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State scientists and officials are warning some residents of Hawaii's Big Island that their homes could be jeopardized by a lava flow from Kilauea Volcano that is moving through a forest preserve toward their neighborhood.
A US Geological Survey scientist said that while the lava flow did not pose an imminent threat to residents of the Kaohe Homesteads of the island's Puna area, it was less than 3km away and appeared to be advancing.
"We are observing steam plumes," said Jim Kauahikaua, Scientist-in-Charge at the USGS Hawaiian Volcano Observatory.
The Hawaii Volcano Observatory and Hawaii County Civil Defense are holding meetings throughout the week to update residents on the potential threat, and the county was conducting daily flights over the area to assess the danger.
"It's very difficult to forecast what direction it could take," said Darryl Oliveira, Director of Hawaii County's Civil Defence, noting the flow has averaged a rate of travel of 60m to 90m a day.
If the flow progresses toward Kaohe, officials say it is hard to gauge when it could reach homes, and Kauahikaua noted the flow was "speeding up then slowing down."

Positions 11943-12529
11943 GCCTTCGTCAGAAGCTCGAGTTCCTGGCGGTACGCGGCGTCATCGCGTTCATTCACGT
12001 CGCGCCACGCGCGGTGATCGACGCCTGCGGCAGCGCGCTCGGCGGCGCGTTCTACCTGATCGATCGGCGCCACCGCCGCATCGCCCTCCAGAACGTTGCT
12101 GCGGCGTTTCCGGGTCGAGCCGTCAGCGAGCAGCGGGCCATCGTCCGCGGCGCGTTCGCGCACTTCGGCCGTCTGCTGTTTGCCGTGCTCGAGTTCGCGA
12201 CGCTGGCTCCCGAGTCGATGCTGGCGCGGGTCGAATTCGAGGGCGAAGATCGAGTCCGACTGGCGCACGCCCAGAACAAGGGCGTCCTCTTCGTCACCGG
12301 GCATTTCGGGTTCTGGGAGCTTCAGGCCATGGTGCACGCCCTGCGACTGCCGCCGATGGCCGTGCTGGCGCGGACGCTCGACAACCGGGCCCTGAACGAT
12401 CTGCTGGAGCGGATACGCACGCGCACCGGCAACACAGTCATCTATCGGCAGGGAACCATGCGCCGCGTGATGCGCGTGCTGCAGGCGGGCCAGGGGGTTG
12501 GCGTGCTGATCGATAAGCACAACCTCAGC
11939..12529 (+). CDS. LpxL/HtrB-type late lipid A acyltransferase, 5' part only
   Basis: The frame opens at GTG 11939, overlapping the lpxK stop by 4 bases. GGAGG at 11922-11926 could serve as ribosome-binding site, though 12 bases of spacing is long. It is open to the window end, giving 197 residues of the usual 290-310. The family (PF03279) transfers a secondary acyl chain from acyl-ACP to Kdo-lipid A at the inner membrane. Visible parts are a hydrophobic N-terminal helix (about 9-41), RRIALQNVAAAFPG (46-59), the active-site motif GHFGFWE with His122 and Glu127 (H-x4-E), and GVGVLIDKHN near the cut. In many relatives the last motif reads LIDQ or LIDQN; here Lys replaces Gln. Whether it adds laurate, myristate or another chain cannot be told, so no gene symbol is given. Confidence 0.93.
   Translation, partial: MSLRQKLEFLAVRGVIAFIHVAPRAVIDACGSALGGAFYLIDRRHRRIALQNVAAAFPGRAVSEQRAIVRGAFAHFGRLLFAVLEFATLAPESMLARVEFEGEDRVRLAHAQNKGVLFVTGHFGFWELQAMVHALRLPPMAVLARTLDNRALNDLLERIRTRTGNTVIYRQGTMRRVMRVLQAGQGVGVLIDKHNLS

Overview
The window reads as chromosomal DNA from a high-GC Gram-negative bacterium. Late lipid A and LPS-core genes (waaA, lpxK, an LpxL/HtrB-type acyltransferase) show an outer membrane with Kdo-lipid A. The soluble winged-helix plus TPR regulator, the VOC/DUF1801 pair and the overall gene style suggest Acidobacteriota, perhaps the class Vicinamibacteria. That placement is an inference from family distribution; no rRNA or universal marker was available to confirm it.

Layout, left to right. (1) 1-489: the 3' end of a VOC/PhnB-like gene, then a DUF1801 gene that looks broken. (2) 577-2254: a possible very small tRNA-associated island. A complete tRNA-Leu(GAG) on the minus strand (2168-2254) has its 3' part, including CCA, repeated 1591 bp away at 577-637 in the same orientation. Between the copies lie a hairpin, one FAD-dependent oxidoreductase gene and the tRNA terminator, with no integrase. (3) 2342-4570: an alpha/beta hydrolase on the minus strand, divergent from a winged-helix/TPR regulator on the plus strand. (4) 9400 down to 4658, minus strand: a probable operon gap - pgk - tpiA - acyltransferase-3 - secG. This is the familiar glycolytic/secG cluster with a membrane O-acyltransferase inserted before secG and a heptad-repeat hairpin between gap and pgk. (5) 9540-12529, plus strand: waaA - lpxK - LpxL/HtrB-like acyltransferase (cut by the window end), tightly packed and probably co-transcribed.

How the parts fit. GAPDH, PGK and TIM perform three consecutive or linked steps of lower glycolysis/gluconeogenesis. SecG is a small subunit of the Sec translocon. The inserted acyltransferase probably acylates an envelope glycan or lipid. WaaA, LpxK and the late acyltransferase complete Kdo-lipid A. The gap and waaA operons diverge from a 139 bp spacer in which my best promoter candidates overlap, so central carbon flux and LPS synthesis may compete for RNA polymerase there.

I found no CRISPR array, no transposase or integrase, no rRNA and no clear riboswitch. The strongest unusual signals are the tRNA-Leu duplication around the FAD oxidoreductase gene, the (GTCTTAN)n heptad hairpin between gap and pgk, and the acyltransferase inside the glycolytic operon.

"It could be weeks or months depending on its range," he said. "Lava is flowing on the surface as well as in cracks in the ground which are covered with vegetation so we can't see everything. But we're observing a lot of steam."
Kilauea's current eruption began in 1983, and the fresh activity stems from a June 27 flow from Kilauea's Pu'u O'o vent. Kauahikaua said the flow was currently moving through very wet forest preserve, which was smoldering around the lava flow. The area has not seen any incidents of forest fire.
Oliveira could not give a precise number for how many residents live at Kaohe, but said it was estimated at roughly 30 to 50 households although some people may be living off the grid or unaccounted for in the area.
The last time a Hawaii home was destroyed by lava was in 2012 at the Royal Gardens Subdivision in Kalapana, Oliveira said.